February 4, 2018
Annual Business Meeting and Pot Luck Dinner

Talk by Hillary Steel

Ikat/Jaspe: A Comparative Look at Process and Design from Three Continents

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The Mexican jaspe rebozo is unique both in originality of design and the process of achieving it. While it may be lesser known among world ikat, it is highly significant among the family of resist textiles and has not taken its rightful place among other beautiful examples from around the globe. Hillary Steel’s presentation, Ikat/Jaspe: A Comparative Look at Process and Design from Three Continents will focus on the similarities and differences among ikat design from three distinct global regions; Cote d’Ivoire in West Africa, Uzbekistan in Central Asia and Mexico. Her talk will reflect research and personal experience with teachers and weavers from each of the above places and will compare elements of design, cultural aesthetics, and systems of tying resists and dyeing unprotected threads. Steel will provide an in-depth view of the construction of a Tenancingo style, Mexican jaspe rebozo as taught to her by Don Evaristo Borboa Casas as part of an overview of global ikat design that will also clarify the labor intensive process of dividing warp threads, then marking, binding and dyeing them, and the use of dyes and color systems.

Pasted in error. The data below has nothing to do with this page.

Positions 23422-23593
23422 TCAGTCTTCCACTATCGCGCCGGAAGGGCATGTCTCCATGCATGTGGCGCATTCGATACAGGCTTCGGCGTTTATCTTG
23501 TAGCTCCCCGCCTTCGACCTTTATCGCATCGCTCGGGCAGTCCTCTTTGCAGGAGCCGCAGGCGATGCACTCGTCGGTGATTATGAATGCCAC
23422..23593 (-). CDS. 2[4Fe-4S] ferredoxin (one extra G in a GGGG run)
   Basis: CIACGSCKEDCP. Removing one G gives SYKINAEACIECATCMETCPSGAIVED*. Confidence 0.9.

Hillary Steel is a teacher and artist who specializes in weaving and resist dyeing. She incorporates ikat and shibori (jaspe and amarras) into her hand woven wall pieces. She received a Bachelor of Arts degree from the State University of New York at Buffalo. After graduation, she studied textiles via post-baccalaureate course work at Buffalo State College and the University of Pittsburgh as well as through travel to Cote d’Ivoire, Peru, Chile and Mexico. Hillary received a Masters in Teaching degree from the Maryland Institute College of Art in Baltimore. She has worked in public and private schools in Pennsylvania, Maryland and the Washington DC metropolitan area as an artist in residence, creating site-specific collaborative textiles with students. Currently she is on the faculty of the Potomac School in Virginia.

Since 2006, along with colleague Virginia Davis, Hillary has been studying with and documenting the work of Mexican master rebozo weaver Don Evaristo Borboa Casas. They have produced a short film about his work. Hillary’s work has been included in national and international exhibitions - at the North American Cultural Center in San Jose, Costa Rica, the American Consulate in Taiwan, and currently at our Embassy in Mexico City. Her textiles have been the subject of solo shows at the McLean Project for the Arts and artspace Gallery in Virginia, at the Glenview Mansion Art Gallery in Maryland and at other venues in PA and Ohio. Steel’s work is included in the book Art on the Edge, Seventeen Contemporary American Artists published by the U.S. Department of State. Hillary’s textile art is held in private and public collections, including the GW Textile Museum and Smithsonian American Art Museum’s Renwick Gallery in Washington, D.C., at the American Consulate in Tijuana, Mexico, and at the American Embassy in Ouagadougou, Burkina Faso. She has been a resident of Montgomery County, Maryland since 1994, and maintains a studio in Takoma Park, Washington D.C.

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